On primary voting day, Hannah Risheq, who was running for delegate in Northern Virginia, approached me at the polls to discuss her policies. She said, “Ask me about any topic you care about.”
So I told her that I was concerned about the efficiency of obtaining my controlled substance prescriptions and the confidentiality of my medical care. She cut me off and said, “Oh! The Opium epidemic! I’m on that and as a social worker, there’s nothing about opium medications that I don’t know.”
Huh. Well, that wasn’t my question, but alright.
In the tutorial for ‘What Not To Say As A Politician’, “I know everything there is to know,” is a number one no-no.
No one knows everything there is to know unless God is all of a sudden imitating people running for delegate. And if she knew everything, she would’ve been able to actually address my question.
She continued with, “And you’re a woman, so I assume you have chronic pain which is why you’re asking.” I wasn’t going to disclose my private medical history with a complete stranger who’d just pigeon holed me into a stereotype based on her pop medical knowledge, so I didn’t object to this presumption. “Over 50 percent of people with chronic pain are women,” she continues, and by this point she’s making me wince with her lack of polished professionalism. “I plan to enforce a policy of supervised medication taking.” Oh … my … God.
I gasped in horror and repeated in disbelief, “Supervised medication taking.” She replied, “I want you to have your medication, I just don’t want you to shoot up.”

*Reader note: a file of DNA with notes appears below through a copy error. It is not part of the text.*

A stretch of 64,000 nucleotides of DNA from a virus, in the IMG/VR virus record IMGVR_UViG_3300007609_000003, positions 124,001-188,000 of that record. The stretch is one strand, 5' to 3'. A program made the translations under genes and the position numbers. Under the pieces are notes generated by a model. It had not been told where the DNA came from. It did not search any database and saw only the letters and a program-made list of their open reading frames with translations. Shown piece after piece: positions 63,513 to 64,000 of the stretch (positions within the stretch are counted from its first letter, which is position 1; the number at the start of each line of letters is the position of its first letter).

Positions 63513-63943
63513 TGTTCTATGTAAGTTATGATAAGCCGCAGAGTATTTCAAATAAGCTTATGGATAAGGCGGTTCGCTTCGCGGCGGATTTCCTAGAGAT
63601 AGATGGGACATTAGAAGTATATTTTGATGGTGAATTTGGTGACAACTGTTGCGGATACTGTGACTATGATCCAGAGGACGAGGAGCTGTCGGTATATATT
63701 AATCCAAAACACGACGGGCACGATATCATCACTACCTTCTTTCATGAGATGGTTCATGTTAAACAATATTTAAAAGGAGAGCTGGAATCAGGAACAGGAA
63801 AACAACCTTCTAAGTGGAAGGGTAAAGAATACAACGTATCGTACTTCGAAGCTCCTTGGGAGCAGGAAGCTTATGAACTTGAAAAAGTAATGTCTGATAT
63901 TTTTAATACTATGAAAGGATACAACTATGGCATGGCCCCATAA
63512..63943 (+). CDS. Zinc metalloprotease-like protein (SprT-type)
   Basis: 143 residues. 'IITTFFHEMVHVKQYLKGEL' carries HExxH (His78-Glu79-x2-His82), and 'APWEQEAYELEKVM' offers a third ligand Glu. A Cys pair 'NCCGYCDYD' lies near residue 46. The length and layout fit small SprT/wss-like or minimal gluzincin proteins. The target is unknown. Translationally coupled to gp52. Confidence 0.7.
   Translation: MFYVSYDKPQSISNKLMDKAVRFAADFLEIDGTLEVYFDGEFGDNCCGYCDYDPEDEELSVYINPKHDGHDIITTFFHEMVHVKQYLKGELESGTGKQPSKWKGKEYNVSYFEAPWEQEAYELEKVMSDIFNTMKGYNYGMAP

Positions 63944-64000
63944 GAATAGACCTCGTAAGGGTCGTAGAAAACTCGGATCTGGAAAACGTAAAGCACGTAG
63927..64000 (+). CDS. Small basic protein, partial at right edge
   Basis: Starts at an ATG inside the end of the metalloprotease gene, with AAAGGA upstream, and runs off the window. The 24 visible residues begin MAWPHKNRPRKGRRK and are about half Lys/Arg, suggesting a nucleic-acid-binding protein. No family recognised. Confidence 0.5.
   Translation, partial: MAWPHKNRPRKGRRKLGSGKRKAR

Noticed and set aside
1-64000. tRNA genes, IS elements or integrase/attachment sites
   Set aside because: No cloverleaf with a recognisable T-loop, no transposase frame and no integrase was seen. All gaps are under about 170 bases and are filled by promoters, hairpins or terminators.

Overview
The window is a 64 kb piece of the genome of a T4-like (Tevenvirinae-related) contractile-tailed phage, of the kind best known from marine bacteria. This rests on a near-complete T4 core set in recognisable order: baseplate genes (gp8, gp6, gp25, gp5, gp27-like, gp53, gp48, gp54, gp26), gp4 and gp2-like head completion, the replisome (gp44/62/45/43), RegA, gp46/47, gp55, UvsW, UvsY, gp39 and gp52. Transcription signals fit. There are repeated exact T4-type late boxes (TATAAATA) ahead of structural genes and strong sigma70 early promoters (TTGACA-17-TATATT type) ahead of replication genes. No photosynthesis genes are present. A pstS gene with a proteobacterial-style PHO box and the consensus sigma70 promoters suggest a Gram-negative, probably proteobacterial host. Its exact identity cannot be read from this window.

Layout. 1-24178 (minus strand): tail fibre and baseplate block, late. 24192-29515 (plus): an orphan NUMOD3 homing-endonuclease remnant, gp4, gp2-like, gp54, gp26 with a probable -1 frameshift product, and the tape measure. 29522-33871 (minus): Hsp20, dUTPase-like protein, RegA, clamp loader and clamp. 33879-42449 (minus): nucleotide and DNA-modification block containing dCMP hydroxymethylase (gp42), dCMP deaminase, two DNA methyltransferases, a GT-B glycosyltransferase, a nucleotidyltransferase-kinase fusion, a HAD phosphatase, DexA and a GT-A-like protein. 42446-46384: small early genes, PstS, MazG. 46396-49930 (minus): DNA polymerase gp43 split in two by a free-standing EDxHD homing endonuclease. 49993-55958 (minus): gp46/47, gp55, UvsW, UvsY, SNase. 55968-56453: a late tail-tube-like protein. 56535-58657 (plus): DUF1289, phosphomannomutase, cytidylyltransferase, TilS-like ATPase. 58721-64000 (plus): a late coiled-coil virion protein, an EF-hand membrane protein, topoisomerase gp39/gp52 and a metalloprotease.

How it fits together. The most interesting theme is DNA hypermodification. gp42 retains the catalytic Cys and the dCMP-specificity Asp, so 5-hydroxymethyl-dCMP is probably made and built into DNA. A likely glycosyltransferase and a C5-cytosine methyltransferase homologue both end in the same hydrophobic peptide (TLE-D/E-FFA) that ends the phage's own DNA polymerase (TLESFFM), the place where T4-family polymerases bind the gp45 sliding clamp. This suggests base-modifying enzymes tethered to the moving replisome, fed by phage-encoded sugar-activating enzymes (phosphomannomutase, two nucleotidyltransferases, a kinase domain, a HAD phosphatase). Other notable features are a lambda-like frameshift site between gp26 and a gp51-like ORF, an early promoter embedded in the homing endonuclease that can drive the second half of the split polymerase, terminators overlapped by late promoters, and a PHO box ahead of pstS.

First off, this woman underestimates me. I’ll shoot up if I damn well please, thank you very much.
But in all seriousness, I didn’t appreciate her entitled attitude and insinuation that as a politician, she had any right to decide the type of medical care I choose to receive.
I barely got two words in during her five-minute-preach, but pretty soon she realized that I wasn’t going to vote for her and she walked away from me. No “thank you for your time”, no “goodbye”, no nothing. It was wildly unprofessional.
And she never did address my actual question.
Hannah did not win the primary vote, and I imagine that other people, regardless of what their questions or concerns were, saw the same unprofessionalism that I did.
Having at least the pretense of politeness is generally a good idea when speaking to your constituents. And as a politician, your opinion doesn’t matter. Your job is to represent MY opinion – not to bulldoze me while on your soapbox.
Politicians like this have a long way to go before they truly understand how to interact with their people and how to represent them.
Viva Privacy Rights & the Right to Our Medications,